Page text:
wherein each corresponding cell is arranged to be bypassable under the control of said controller, said controller being adapted to:
  • electrically bypass the corresponding cell by means of a corresponding bypass circuit, i.e. to remove it from the power line;
  • carry out diagnostics on said cell when bypassed, under the power of said cell (rather than by external power), e.g. by means of electrochemical impendence spectroscopy, differential voltage analysis method, or a galvanostatic intermittent titration technique, e.g. so as to estimate the state of charge, state of health, state of power etc. of the cells;
  • communicate with at least one other controller by means of said corresponding communications interface, this controller being either one or more controllers packaged with individual cells in the same string or an external controller not associated with an individual cell, and
  • store information relating to said diagnostics in said corresponding memory.


[0006] As a result, each individual cell's memory, which is packaged with it, contains a record of the cell's life and/or data relating to its current condition, which hence travels with the cell when the battery system is broken up. This is highly useful for second-life applications, such as repurposing cells from an electric vehicle battery into a static storage system for a photovoltaic system, since this information remains packaged with each individual cell and is hence accessible irrespective of what happens to the overall battery system.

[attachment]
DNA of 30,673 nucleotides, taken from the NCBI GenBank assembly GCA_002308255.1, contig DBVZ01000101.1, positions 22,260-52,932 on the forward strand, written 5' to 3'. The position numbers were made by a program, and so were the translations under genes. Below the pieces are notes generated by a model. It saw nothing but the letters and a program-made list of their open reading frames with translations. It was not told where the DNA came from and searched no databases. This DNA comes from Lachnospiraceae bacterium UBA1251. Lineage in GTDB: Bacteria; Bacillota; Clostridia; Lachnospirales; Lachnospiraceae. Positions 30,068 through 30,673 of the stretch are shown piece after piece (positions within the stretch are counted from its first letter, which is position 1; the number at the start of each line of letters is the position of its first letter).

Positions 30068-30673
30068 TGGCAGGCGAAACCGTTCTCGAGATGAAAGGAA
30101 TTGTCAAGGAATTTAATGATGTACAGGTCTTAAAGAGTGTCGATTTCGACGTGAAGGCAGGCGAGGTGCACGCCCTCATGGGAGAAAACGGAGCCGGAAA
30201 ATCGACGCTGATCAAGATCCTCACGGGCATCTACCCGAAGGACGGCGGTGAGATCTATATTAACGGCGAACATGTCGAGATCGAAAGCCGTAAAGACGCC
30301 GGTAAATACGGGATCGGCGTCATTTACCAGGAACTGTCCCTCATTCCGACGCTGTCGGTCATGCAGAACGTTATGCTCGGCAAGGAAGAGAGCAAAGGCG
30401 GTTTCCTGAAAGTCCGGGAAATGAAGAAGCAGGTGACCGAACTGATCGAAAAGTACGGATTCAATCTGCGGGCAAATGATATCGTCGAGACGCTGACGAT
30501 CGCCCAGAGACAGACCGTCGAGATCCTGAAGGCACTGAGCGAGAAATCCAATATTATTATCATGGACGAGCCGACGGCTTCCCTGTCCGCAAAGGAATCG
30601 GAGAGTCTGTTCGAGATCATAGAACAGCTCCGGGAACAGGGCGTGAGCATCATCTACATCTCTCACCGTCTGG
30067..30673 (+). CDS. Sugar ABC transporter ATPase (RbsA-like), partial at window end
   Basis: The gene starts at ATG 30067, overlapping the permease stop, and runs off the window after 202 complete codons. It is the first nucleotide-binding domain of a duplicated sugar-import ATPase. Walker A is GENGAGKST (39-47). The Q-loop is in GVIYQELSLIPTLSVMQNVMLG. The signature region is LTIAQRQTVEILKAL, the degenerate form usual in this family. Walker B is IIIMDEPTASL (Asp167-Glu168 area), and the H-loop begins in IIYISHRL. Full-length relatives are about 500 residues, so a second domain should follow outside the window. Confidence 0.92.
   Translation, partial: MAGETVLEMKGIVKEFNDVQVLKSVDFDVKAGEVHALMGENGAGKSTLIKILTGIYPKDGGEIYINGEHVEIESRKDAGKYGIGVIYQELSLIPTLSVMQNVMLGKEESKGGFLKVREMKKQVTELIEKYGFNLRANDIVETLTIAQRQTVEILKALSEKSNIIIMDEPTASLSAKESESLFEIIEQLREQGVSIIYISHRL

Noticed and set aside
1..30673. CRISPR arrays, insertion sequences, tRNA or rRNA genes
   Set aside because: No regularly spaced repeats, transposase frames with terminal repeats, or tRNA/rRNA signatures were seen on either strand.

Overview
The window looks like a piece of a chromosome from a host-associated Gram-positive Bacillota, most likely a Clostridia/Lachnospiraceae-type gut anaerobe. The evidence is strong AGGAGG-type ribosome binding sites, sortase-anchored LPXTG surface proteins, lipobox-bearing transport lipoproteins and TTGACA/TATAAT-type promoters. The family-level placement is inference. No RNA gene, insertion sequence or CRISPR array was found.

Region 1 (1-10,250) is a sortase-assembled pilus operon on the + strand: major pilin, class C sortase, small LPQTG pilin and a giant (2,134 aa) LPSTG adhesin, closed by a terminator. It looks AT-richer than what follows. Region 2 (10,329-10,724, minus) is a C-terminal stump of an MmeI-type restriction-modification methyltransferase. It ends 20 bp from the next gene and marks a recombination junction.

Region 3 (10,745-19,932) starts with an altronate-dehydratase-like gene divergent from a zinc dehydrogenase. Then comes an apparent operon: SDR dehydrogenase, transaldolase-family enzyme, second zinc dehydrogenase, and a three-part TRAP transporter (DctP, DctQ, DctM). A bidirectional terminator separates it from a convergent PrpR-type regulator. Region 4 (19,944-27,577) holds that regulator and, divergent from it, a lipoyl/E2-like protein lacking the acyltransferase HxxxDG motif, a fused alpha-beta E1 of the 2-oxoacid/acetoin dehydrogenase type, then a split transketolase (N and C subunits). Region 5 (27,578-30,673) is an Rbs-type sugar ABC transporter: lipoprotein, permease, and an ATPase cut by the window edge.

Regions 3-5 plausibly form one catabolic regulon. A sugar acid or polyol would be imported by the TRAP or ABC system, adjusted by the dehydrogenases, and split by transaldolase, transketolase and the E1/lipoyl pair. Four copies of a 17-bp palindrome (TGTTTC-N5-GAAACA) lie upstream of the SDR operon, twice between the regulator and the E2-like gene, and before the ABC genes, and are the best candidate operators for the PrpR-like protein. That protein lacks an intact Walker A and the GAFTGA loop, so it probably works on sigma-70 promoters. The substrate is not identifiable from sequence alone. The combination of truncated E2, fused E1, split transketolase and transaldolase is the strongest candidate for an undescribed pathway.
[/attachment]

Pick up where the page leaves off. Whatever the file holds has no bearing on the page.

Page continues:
[0007] Furthermore, the results of diagnostics such as state of health and/or state of charge and/or state of power of the cells can be monitored individually (as opposed to collectively) at relatively frequent intervals (which is hence very accurate and carried out on a cell-by-cell level), and the durations for which each cell is bypassed can be varied in order to optimize the state of health and/or state of charge and/or state of power of the cells in the string. As an example, short term it is advantageous that all the cells in a string have a similar state of charge and/or power, and as a result cells which are relatively undercharged can be bypassed for longer, in order to draw more current from cells with higher states of charge. Longer term, since the overall performance of a string of cells is determined by its weakest cell, the weaker cells can be bypassed for relatively longer periods, causing the stronger cells to work harder and hence deteriorate faster, such that the deterioration of the individual cells in a string is as equal as possible. The overall lifetime and performance of the battery system can hence be optimized by modulating the bypass durations of each cell.

[0008] Several options are possible for coordinating the operation of the controllers to bypass cells, carry out diagnostics etc. Firstly, the battery system may comprise a central controller adapted to coordinate the operation of said corresponding controllers, the central controller being in communication with the controllers packaged with each individual cell. Alternatively, one controller packaged with a cell in said battery system can act as master controller to coordinate the operation of said corresponding controllers, or a number of the controllers packaged with individual cells can be arranged to coordinate operation by distributed processing.

[0009] Advantageously, said corresponding communications interface is adapted to communicate with said at least one other controller via at least one of: